4. You blame others for everything going wrong in your life.

You blatantly point out other people’s flaws, how they need to change, how they’re toxic, and what they’re doing wrong. You believe their actions have ruined your life. This thought may have some truth, but it’s your responsibility to rebuild your life. 
It’s time to give yourself compassion and understanding. It’s time to realize that whatever happened in your past shouldn’t stop you from creating the life you want. You won’t always make the best decisions, but you must be willing to learn the lessons and move forward. Taking responsibility for your actions is what truly changes your life.

5. Your moods are volatile. 

You’re emotionally charged. You feel everything deeply, which is an attribute. It allows you to relate to others and offer compassion. On the flip side, when uncontrolled, you may lash out at others and subtly try to control them. 
You tell people how they’ve disappointed you and wronged you, hoping to get an emotional response. You don’t realize that this is a form of manipulation. You should not have to guilt trip people into treating you better. Instead of getting the closeness you desire, people become highly cautious about what they say and how they act around you.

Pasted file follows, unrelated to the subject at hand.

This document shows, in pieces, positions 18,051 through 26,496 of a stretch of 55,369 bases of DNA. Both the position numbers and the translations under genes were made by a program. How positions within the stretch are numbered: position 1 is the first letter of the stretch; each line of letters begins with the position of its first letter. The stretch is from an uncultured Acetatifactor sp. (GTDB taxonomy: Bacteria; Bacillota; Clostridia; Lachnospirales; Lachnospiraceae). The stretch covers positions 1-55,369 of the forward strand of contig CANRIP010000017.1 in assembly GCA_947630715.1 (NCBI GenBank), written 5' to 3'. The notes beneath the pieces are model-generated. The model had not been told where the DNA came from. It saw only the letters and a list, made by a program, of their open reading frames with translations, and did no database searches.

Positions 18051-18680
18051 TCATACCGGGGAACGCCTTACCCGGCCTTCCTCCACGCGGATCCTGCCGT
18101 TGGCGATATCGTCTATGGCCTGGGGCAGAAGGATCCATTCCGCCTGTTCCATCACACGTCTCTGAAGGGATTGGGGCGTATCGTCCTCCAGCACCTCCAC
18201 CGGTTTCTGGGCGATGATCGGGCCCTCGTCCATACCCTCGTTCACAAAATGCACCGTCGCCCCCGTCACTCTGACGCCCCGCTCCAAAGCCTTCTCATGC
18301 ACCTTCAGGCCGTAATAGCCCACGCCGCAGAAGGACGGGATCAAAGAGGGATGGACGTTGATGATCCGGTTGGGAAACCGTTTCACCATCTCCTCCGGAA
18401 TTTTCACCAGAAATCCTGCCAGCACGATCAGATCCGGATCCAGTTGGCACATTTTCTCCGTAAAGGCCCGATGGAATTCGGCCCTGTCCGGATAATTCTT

6. People are slowly distancing themselves from you.

People are starting to avoid you. You might not notice at first because it feels like another confirmation of abandonment. Your friends hang out with you less. They start coming up with excuses to ditch you. They are wary of how drama seems to enter your life magically. If the majority of your friends are avoiding you, it’s time to start looking at how you’re showing up in these relationships.

7. You’re demanding and controlling.  

Of course, you wouldn’t think of yourself as demanding or controlling. You believe you allow others free choice. However, the control comes in your expectations. You expect other people to meet your standards. While having high standards is okay, not everyone will meet them. Instead of moving toward the people who do, you demand that others treat you better. Demanding that people act a certain way is not the same as stating your boundaries. Boundaries are about what you tolerate in your life, not about trying to control other people. You desperately want the other person to do better, and the fact that they won’t dramatically affect your self-esteem. Your demanding and controlling behavior may eventually lead people to resent you.